Friday, March 10, 2023
Why Iran and Saudi Arabia move to restore diplomatic ties? DWNews. Accord marks diplomatic victory for Beijing in a region where U.S. has long dominated geopolitics, says The Wall Street Journal. #MiddleEast #SaudiArabia #Iran
"RIYADH, Saudi Arabia—Iran and Saudi Arabia agreed to re-establish diplomatic relations Friday in a deal mediated by China, ending seven years of estrangement and jolting the geopolitics of the Middle East.
The deal signals a sharp increase in Beijing’s influence in a region where the U.S. has long been the dominant power broker, and could complicate efforts by the U.S. and Israel to strengthen a regional alliance to confront Tehran as it expands its nuclear program. It comes as the U.S. has been trying to broker a peace deal between Saudi Arabia and Israel, an effort now clouded with uncertainty.
China in recent years has built closer economic ties with Iran and Saudi Arabia, both of which are important suppliers of oil to the world’s second-largest economy. But this bridge-building effort is the first time Beijing has intervened so directly in the Mideast’s political rivalries.
It comes at a time when relations between the U.S. and Saudi Arabia, long aligned with Washington, have grown strained over America’s diminishing security guarantees and Riyadh’s decision to cut oil production to keep crude prices high during Russia’s war in Ukraine.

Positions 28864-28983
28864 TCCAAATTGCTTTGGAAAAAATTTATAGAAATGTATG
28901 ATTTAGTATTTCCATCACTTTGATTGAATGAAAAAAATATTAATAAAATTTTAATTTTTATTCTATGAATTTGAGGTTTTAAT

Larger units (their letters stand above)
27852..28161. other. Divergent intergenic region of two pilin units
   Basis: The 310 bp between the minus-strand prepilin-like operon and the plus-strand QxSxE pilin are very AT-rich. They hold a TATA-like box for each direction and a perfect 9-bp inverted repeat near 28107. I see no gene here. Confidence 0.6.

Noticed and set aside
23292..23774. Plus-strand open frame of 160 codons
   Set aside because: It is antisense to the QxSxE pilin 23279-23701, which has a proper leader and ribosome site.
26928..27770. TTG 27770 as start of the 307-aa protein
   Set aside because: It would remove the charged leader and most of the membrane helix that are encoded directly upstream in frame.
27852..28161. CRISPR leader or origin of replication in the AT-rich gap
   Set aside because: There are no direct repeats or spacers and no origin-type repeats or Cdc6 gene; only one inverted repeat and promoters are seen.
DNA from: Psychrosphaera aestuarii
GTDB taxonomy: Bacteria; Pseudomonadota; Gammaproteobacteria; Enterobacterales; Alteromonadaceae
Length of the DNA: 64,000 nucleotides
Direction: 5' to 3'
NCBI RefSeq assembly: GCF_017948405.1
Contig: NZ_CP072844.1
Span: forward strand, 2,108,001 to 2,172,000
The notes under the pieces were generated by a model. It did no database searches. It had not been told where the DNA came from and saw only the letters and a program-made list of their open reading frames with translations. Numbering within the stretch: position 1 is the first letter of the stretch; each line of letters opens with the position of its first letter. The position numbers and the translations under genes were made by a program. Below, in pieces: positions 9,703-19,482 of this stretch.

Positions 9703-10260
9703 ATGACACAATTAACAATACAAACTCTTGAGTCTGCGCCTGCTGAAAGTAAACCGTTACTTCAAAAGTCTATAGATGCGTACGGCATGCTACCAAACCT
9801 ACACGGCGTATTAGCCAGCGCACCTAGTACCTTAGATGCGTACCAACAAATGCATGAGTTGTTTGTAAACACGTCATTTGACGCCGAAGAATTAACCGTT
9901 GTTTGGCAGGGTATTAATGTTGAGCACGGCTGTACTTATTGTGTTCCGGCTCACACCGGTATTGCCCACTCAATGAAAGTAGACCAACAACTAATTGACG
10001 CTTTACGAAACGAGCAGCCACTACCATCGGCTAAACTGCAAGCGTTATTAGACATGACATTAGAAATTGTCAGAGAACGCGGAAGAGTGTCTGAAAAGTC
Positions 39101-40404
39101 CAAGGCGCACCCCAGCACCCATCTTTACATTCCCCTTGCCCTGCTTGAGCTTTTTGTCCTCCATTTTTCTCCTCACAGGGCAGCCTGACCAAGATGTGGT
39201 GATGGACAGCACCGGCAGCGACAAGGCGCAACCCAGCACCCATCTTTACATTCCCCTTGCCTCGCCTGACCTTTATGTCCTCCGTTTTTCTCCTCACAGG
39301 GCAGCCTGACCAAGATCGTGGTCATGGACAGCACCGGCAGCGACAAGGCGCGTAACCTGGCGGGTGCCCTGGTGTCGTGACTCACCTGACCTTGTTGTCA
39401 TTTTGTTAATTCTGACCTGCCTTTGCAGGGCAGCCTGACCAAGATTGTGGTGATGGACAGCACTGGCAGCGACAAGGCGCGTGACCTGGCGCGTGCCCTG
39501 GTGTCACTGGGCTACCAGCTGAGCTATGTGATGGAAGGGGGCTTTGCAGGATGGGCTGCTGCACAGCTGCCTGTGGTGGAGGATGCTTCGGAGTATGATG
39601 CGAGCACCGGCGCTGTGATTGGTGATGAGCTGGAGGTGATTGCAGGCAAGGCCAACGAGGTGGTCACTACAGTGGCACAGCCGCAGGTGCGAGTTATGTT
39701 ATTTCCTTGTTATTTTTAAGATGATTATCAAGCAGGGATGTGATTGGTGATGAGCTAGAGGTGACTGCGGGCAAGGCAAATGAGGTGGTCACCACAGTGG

The agreement between Iran and Saudi Arabia was hammered out behind closed doors in Beijing between top officials of the two countries, they said in a joint statement. Chinese leader Xi Jinping raised the idea of the talks most recently during a state visit to Riyadh in December, according to people familiar with the matter.
As part of the deal, Iran pledged to halt attacks against Saudi Arabia, including from Houthi rebels it backs in the Yemen civil war, according to Saudi, Iranian and U.S. officials. Iran and Saudi Arabia will reopen their embassies and missions on each other’s soil within two months and agreed that their foreign ministers will hold a summit soon to hammer out other details.
For Tehran, the accord eases the international isolation it has faced since antigovernment protests last fall and the collapse of talks aimed at restoring a 2015 international nuclear deal dashed its hopes of relief from economic sanctions. For Riyadh, it gives the kingdom more leverage as it seeks new U.S. security guarantees from the Biden administration.
“For Iran it’s about escaping diplomatic isolation. For China, it’s about deepening their engagement in the region and showing it’s not just an energy consumer. And for Saudis it’s about the Americans,” said Ray Takeyh, an Iran expert at the Council on Foreign Relations and former State Department official and former U.S. diplomat.
But re-establishing diplomatic relations isn’t likely to immediately lessen the longstanding security and sectarian tensions that have divided Riyadh and Tehran for decades and fueled their competition for regional dominance, analysts said.
Ties between the two countries were cut in 2016 after the Saudi Embassy in Tehran was overrun amid protests over the execution of a prominent Shiite cleric by the Saudi government.
Since then, the Iran-Saudi rift has represented the often violent schism between Shiite and Sunni Muslims that has dominated the Middle East for decades."
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